The Journal
The Latest from the History Center
Newsletter June 17th - 21st
June 23, 2019

blacksmithing

The regular school year may be over but that doesn’t mean the programming stops! This past Friday the History Center hosted day campers from Hart County for a Blacksmithing program presented by our Director of Education Ken Johnston, followed by a scavenger hunt of the Galleries and White Path Cabin. Over the course of the demo the students learn about the importance of the blacksmith trade on a farm or in a community, learn exactly what a blacksmith does and doesn’t do – does make tools, doesn’t make swords! – and watch a common kitchen tool, a pothook, made in real time while they watch – and the pothook is then given to the group to take back to their camp! At the end of the demo Ken also tells them where to look in the cabin and galleries to see things that a blacksmith would have made or repaired, thus forging a connection between the live experience and the exhibit experience. So despite the Summer heat we’ll keep the forge fired up!

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interns

We'd like to introduce you to our wonderful interns and apprentice!

Lesley Jones is a graduate of the University of North Georgia with a degree in History. She has had an impressive academic career and will be continuing her studies as a graduate student at UNG. Lesley began as an intern in our archives and is now our Archives Management Apprentice! Be sure to check out her From the Archives articles in every newsletter.

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Yovani Lopez is a senior at the University of North Georgia studying Digital Arts. He was born and raised in Gainesville, Georgia and has a passion for photography, design, painting, and drawing. Over the summer he will be taking archival photographs of Hall County, assisting in our oral history project, and assisting in our film productions.

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Jonathan Houston is interning in our archives at the direction of our Apprentice Lesley Jones. He enjoys learning about history, visiting museums, fishing, research, and collects action figures and comic books. Jonathan's projects in archives will allow us to share more of our collection with the public!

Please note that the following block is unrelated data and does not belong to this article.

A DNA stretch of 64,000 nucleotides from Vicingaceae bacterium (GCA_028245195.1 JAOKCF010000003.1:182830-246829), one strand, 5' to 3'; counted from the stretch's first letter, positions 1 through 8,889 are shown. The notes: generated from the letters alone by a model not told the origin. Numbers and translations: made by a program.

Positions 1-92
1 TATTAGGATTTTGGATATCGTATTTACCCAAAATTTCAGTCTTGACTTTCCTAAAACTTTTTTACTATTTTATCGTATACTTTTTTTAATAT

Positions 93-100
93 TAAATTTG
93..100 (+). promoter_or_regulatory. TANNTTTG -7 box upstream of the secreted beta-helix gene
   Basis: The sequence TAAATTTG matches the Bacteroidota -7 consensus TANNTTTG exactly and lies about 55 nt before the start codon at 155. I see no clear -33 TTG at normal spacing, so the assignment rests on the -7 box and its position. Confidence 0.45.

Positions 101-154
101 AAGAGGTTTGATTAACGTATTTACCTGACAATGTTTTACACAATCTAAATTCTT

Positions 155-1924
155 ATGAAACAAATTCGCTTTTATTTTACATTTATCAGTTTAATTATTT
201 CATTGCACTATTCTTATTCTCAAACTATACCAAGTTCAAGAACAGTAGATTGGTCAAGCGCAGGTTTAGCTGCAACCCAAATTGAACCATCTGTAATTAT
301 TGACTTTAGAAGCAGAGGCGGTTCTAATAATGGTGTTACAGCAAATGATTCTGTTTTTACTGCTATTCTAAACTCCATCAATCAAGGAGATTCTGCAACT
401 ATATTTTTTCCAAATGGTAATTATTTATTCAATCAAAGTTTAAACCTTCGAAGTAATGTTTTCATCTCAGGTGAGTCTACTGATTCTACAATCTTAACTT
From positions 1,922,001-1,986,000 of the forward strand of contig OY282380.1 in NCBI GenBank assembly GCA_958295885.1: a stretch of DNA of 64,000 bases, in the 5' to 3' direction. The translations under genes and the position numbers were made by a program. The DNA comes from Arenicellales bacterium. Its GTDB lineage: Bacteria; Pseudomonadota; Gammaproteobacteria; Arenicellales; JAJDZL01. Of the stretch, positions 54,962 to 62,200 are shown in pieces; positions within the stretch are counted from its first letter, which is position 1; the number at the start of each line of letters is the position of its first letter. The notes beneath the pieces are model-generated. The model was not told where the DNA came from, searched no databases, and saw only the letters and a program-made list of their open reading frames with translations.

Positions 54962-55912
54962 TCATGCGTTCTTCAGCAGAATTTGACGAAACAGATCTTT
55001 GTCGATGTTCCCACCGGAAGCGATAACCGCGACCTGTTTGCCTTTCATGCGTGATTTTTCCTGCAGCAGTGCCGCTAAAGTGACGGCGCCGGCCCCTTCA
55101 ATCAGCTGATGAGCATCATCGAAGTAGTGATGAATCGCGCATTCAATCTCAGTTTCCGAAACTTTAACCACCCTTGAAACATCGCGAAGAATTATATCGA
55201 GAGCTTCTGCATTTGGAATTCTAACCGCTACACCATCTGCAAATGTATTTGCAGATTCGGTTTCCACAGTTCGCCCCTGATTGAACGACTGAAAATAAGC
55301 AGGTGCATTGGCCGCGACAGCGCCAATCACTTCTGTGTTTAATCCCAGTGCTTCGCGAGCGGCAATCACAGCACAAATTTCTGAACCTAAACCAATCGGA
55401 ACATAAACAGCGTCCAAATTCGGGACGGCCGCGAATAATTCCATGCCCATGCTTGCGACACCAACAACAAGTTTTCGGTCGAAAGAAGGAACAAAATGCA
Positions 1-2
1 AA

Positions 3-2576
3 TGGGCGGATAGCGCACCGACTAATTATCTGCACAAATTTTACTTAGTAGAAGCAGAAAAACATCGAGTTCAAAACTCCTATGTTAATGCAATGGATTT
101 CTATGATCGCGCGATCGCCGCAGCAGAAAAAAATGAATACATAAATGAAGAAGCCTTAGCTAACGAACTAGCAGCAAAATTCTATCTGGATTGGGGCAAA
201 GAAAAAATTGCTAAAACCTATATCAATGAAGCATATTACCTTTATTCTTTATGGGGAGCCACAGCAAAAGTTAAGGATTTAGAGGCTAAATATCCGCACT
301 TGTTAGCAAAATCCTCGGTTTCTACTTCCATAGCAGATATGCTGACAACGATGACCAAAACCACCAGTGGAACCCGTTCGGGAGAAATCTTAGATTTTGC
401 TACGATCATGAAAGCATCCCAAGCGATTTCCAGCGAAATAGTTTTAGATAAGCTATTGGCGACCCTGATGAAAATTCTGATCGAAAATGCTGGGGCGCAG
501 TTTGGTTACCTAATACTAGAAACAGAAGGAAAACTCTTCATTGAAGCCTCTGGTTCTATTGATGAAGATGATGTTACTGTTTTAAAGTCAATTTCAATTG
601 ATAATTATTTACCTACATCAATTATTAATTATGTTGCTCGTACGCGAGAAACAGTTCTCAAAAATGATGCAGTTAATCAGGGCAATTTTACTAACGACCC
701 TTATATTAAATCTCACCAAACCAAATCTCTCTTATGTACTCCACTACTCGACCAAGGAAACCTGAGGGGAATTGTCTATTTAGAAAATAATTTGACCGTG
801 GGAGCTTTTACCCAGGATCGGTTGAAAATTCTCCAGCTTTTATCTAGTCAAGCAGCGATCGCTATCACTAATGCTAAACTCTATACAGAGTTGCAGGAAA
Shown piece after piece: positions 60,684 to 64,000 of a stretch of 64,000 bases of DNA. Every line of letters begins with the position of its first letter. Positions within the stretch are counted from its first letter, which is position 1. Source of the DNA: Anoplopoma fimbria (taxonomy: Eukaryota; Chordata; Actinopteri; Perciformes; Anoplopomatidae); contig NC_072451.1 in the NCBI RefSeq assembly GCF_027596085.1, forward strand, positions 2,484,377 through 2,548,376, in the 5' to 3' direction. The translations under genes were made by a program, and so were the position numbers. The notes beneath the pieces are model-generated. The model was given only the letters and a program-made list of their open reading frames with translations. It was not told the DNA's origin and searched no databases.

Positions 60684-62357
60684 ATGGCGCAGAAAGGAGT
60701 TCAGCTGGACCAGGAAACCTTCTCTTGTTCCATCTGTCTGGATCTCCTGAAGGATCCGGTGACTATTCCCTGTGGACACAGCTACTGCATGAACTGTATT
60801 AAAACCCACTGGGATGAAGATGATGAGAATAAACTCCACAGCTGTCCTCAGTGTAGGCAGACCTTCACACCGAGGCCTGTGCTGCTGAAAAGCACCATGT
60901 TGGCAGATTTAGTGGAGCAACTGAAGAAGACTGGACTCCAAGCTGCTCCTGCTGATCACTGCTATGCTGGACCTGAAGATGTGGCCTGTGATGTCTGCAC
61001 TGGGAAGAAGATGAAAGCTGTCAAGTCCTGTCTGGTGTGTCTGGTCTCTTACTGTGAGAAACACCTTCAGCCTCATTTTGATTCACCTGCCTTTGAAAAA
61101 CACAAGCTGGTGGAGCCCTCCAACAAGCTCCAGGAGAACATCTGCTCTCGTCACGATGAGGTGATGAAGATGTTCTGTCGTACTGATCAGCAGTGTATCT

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tassel

By David French

Most people are familiar with Indian Removal and the Trail of Tears. But some may not have heard about the central roll Hall County played in the first court case to tackle the issue of Cherokee sovereignty.

The Cherokee Constitution of 1827, which established a three-branch system of government at the capitol of New Echota, was viewed as a major obstruction to Georgia’s westward expansion. In response, the Georgia Legislature voted to extend the legal jurisdiction of the state over the entirety of the Cherokee Nation. Georgia also annexed large tracts of land into the counties of Carroll, DeKalb, Gwinnett, Hall and Habersham. The legislature further declared the laws of the Cherokee null and void, effective June 1, 1830.

In 1830, a Cherokee man named Utsi'dsata, or George Tassel (sometimes interpreted as “Corn Tassel”), was accused of “having waylaid and killed an Indian” within the lands recently annexed to Hall County. Tassel was arrested by Georgia authorities, and brought to Gainesville for trial.